College of Home Economics

Theses and dissertations submitted to the College of Home Economics

Items in this Collection

Screen time significantly increased during and post-COVID-19 pandemic as it served as the main mode of communication, especially for the purpose of social connection and the provision of education through remote learning. However, excessive screen time has already become a public health concern as recent research shows its negative impact on health, some of which being related to unhealthy dietary intake and higher Body Mass Index (BMI), with varying data on sex. Even so, most studies lack focus on college students, as existing studies are centered primarily on children. This study determined the association of screen time to the dietary intake, BMI, and sex of the students of College of Home Economics (CHE) at the University of the Philippines Diliman. The study was completed following a descriptive correlational design. The participants consisted of 27 enrolled undergraduate students from the CHE at the University of the Philippines Diliman. Three (3) food records were accomplished on two non-consecutive weekdays and one weekend to measure dietary intake, along with three (3) screen time records on the same day the records were completed. Screen time was assessed through self-measurement and the use of Stayfree, an automatic time log application and browser extension. BMI was computed and interpreted based on weight and height assessments. The collected data were processed and analyzed using weighted mean, frequency and percentages, Spearman's Rho Correlation, and the Chi-Square Test of Independence to examine the relationships among the variables of interest. Among all nutrients, only potassium showed a weak positive correlation with educational screen time. No correlation was found between recreational screen time and dietary intake. There was also no significant correlation between screen time (both educational and recreational) and BMI and sex. The results suggest that there is a weak tendency for CHE students who spend more time on screens to consume higher levels of potassium in their diet. More research involving a higher number of participants is needed to substantiate this association.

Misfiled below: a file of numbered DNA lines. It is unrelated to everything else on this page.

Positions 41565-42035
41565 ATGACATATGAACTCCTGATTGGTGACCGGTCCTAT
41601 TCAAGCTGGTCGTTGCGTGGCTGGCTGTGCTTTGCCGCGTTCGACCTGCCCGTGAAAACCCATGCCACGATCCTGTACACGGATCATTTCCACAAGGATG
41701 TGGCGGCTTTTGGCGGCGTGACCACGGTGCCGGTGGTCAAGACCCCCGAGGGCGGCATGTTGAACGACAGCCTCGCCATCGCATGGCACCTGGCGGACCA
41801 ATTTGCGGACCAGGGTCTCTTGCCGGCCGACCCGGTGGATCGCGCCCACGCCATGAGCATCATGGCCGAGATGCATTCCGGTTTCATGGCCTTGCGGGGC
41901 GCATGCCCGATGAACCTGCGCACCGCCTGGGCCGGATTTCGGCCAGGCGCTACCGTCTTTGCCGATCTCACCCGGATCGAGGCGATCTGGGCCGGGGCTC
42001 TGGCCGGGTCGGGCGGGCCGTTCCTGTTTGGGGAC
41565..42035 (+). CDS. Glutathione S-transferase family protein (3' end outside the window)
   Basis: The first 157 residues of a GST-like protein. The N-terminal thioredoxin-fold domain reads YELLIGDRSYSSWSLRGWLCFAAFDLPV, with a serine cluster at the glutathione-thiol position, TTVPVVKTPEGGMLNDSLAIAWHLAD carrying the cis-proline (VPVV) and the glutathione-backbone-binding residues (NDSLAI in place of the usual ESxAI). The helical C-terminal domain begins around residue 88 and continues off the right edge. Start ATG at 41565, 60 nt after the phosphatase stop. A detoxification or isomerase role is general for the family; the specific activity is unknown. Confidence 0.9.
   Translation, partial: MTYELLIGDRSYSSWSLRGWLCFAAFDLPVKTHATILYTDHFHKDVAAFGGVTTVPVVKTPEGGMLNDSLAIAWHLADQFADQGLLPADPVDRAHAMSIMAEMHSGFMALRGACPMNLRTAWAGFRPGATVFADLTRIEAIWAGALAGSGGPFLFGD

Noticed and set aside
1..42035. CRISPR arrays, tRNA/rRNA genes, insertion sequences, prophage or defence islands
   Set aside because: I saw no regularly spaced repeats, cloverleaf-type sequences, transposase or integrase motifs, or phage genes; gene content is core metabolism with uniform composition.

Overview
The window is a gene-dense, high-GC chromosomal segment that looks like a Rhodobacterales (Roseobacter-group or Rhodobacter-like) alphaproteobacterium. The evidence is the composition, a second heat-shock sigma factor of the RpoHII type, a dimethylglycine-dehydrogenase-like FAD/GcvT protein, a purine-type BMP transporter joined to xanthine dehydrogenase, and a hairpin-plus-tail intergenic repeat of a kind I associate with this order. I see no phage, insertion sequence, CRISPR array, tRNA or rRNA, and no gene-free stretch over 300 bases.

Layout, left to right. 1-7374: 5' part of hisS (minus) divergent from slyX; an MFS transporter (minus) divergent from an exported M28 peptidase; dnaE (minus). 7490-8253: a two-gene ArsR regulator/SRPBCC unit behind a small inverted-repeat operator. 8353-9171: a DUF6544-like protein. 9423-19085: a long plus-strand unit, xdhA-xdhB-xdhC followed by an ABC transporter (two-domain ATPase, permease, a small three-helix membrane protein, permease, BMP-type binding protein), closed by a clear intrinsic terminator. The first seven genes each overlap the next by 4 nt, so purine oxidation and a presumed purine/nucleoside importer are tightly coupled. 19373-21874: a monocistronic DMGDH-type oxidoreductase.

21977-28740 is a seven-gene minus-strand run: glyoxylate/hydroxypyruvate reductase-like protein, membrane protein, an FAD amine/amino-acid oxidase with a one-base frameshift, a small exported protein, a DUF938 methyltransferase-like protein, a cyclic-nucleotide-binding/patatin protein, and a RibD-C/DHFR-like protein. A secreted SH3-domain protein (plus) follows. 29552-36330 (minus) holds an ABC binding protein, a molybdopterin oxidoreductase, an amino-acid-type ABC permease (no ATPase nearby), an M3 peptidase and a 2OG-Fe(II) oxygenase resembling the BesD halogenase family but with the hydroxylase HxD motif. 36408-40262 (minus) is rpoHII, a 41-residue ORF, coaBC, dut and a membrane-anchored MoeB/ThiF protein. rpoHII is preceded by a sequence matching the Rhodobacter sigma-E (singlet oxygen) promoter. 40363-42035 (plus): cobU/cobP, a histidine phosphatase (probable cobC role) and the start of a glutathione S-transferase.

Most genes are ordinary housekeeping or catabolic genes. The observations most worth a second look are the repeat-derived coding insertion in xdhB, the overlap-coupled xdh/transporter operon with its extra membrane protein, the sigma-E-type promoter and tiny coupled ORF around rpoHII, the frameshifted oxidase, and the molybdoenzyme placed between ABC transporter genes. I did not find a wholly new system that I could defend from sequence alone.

Identification and isolation of bioactive peptides from fish sources is an emerging research area for their potential use as ingredients in functional foods and nutraceuticals. Bioinformatics tools provide a more cost-effective and time saving method for predicting potential bioactivities in proteins and aiding experimental methods by guiding enzyme selection for producing fish protein hydrolysates (FPHs). Thus, this study used the in silico tool BIOPEP-Uniwesytet Warmińsko-Mazurski (BIOPEP-UWM) to evaluate the potential of ten representative milkfish (Chanos chanos) muscle proteins to release bioactive peptides with 12 proteases and two enzyme combinations. Results revealed that milkfish is a potentially rich source of antioxidant and angiotensin-converting-enzyme (ACE) inhibiting peptides. Pepsin, papain, and bromelain were most effective in liberating ACE inhibitors while proteinase K, pepsin, and ficin were most successful in releasing antioxidant peptides. Combinations of gastrointestinal (GI) enzymes were also shown to release large amounts of both ACE inhibitors and antioxidants. Furthermore, using PeptideRanker, 40 novel peptides were identified after proteolysis. Additional bioinformatic tools like AllerTop, PeptideCutter, ToxinPred, AHTPin, and AnOxPePred were also used in the study to characterize selected novel peptides on their allergenicity, resistance to GI digestion, toxicity, and predicted antihypertensive and antioxidant activities. The present work suggests that C. chanos is a good source of ACE inhibiting and antioxidant peptides and that in silico approaches can serve as theoretical basis for future in vitro and in vivo research on bioactive peptides from C. chanos proteins.